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Govt’s plan for free contraception ‘must focus on LARCs’

Dr Caitriona Henchion, Medical Director of the IFPA, said: “The Government’s priority must be improving access to the most effective methods of contraception: long-acting reversible contraceptives (LARCs).”

These include the injection, which lasts up to three months; the implant, which lasts up to three years; and hormonal and non-hormonal intra-uterine devices (coils), which last up to ten years.

“As well as being the most effective form of contraception to prevent unintended pregnancy, LARCs are also more cost-effective in the long-term than other methods,” said Dr Henchion.

However, LARC uptake in Ireland is relatively low, partly due to the significant initial cost to women.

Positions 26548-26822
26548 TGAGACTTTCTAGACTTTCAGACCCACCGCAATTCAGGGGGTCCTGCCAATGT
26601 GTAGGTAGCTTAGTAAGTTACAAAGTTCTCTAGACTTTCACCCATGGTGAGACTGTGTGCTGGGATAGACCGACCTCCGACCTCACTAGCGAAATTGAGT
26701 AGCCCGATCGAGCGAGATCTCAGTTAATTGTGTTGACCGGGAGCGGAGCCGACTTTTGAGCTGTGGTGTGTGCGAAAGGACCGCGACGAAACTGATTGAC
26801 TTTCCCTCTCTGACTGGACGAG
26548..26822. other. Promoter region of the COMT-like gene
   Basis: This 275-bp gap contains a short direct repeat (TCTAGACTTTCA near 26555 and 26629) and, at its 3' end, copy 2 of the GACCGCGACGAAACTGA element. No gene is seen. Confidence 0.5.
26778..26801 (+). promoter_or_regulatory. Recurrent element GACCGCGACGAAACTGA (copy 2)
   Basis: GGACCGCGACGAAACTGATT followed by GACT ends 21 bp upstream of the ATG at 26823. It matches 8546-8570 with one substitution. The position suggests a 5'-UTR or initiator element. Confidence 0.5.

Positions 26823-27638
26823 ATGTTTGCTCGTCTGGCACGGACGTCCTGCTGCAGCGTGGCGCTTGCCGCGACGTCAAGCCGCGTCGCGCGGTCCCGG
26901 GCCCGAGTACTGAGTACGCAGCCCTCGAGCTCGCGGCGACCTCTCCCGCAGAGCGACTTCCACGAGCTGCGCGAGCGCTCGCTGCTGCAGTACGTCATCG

“A low level of awareness among women and healthcare providers about the suitability of LARCs is another a major factor in the low uptake,” said Dr Henchion. “For example, there is often a misconception that LARCs are not suitable for women who haven’t had children.”

IFPA Chief Executive Mr Niall Behan said: “We carried out an in-depth analysis of IFPA client preferences in 2015 and found that 39 per cent of clients chose LARCs as their method of contraception—just over double the national estimated rate. This highlights the important role specialised family planning clinics have in supporting women to consider this form of contraception.”

He added: “The IFPA campaigned for the availability of emergency contraception over the counter in pharmacies because it was the best way to improve access for women who need it. But to really have an impact on unintended pregnancy, women need comprehensive information and a choice of all methods including LARCs, which can only be provided by doctors.”

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